After Bush praises Yemen’s role in combating terrorismU.S. blasts Yemen for releasing “terrorist” [Archives:2007/1098/Front Page]

October 25 2007
was sentenced to death in 2004 for his role in bombing the USS Cole, which killed 17 U.S. soldiers.
was sentenced to death in 2004 for his role in bombing the USS Cole, which killed 17 U.S. soldiers.
Amel Al-Ariqi
Washington, Oct. 28 ) U.S. presidential candidate Rudy Giuliani called on the U.S. government to cancel $20 million in aid to Yemen for releasing Jamal Al-Badawi, who is believed to be linked to the 2000 bombing of the USS Cole destroyer in Aden.

Giuliani, former New York City mayor and now an aspiring presidential candidate for the Republican Party, argued for Yemen to turn over Al-Badawi to the U.S. for trial. “Until Al-Badawi is rearrested, America should use all means at its disposal to pressure Yemen to stop siding with terrorists. As a first step, I urge the U.S. government to cancel the more than $20 million in aid scheduled to be delivered to Yemen. Terrorists must be held accountable for their actions and so must the governments that offer them safe harbor,” Giuliani stated.

A Yemeni Interior Ministry source said on Sunday that Al-Badawi was still detained, in comments carried by a Web site ( that is very close to the government. The website did not give more information.

Al-Badawi was sentenced to death in 2004 for his role in bombing the USS Cole, which killed 17 U.S. soldiers, but that sentence was reduced to 15 years in prison.

Al-Badawi was among a group of 23 prisoners, including many suspected Al-Qaeda figures, who escaped from a Sana'a jail last year. He turned himself in about two weeks ago, but remains wanted in the U.S., which has put a $5 million bounty on him.

Details of the decision to release Al-Badawi from prison were not known, but a Yemeni government official who asked not to be identified told Reuters on Thursday that Al-Badawi remained “under close scrutiny and control by security forces.”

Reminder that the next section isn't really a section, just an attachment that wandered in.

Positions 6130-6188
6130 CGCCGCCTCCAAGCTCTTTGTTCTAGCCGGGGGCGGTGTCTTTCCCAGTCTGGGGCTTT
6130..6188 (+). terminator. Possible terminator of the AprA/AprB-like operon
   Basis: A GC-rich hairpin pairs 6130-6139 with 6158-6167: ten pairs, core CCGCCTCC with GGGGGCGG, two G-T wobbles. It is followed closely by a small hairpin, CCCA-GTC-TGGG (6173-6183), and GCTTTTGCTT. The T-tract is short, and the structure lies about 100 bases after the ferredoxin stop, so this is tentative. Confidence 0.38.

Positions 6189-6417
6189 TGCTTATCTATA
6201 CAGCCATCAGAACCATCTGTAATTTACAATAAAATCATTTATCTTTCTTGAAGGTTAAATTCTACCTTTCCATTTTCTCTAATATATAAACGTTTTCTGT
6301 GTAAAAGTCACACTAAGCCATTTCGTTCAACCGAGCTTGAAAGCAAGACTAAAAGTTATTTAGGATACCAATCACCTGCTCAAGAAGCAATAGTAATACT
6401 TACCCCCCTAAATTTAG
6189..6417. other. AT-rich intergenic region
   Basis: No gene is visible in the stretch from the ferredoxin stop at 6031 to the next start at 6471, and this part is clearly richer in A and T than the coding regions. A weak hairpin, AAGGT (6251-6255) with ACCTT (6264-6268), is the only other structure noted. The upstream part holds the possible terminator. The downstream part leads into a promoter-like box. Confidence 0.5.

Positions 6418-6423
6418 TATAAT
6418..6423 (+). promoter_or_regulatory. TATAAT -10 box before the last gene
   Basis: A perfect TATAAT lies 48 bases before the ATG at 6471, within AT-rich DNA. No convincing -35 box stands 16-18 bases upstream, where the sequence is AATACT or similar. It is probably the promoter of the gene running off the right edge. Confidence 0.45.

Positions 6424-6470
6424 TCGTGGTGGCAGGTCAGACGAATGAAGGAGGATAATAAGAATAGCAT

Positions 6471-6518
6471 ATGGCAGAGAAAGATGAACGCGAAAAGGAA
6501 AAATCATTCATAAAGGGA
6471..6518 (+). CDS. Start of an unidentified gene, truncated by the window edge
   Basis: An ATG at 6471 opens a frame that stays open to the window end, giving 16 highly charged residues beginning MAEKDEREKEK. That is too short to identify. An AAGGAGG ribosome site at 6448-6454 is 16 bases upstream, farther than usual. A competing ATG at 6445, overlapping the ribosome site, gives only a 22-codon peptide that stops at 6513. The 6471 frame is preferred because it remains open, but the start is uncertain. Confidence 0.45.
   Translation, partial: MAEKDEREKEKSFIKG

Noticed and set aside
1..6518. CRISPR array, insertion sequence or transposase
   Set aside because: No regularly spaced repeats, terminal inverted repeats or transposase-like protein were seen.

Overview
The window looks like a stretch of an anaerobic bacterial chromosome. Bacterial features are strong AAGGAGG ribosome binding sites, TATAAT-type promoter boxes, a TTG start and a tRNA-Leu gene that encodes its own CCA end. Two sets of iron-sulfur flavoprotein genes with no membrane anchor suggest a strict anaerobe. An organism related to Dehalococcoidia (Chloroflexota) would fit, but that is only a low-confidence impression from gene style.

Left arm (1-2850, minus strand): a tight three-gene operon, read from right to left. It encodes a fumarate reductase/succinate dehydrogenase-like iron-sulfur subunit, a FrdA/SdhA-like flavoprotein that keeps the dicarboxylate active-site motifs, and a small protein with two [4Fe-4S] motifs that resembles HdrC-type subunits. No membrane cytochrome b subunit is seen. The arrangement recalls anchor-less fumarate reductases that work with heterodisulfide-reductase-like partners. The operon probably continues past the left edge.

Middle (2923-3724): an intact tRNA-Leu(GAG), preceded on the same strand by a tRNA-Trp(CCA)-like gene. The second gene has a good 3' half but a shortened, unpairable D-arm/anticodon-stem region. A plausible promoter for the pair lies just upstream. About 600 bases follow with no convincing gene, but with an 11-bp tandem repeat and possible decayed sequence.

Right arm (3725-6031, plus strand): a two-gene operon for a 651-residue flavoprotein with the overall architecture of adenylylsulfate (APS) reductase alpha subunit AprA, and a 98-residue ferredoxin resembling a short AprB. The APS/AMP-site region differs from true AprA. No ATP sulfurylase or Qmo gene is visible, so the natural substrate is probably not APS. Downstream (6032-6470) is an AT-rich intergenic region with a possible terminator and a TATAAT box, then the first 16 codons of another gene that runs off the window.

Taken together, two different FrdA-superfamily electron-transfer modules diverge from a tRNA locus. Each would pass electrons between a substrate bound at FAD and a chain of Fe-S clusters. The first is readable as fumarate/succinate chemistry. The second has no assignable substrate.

According to a statement Friday by the U.S. Justice Department's National Security Division, “The United States is dismayed and deeply disappointed at the Yemeni government's decision not to imprison [Al-Badawi].

“We've communicated our displeasure to Yemeni officials and will work with the Yemeni government to ensure that Al-Badawi is held accountable for his past terrorist actions,” the statement continued.

It pointedly referred to Al-Badawi as one of the FBI's most wanted terrorists, noting that New York City prosecutors want to get their hands on him.

Such U.S. criticism comes a week after the most recent visit by Francis Townsend, President George W. Bush's assistant for Internal Security and Combating Terrorism Affairs, who conveyed a message to Yemeni President Ali Abdullah Saleh affirming U.S. support for Yemen in development, education, military, security and fighting terrorism, according to the official Yemeni press.

It was unclear if Townsend discussed Al-Badawi's case with the Yemeni side.

However, CNN quoted U.S. officials as saying that Al-Badawi's case is inconsistent with cooperation between U.S. and Yemeni counterterrorism officials. In this regard, Yemen's official Saba News Agency reported that a Yemeni military delegation, headed by staff commander Gen. Ahmed Ali Al-Ashwal, left for Washington on Saturday for talks with U.S. Defense Ministry officials and staff.

Speaking to Saba, Al-Ashwal said the delegation will discuss with U.S. officials the means to enhance military cooperation between the two nations, particularly training Yemeni personnel and officers in the United States as well as bringing U.S. experts to Yemen to train Yemeni anti-terrorism military units here.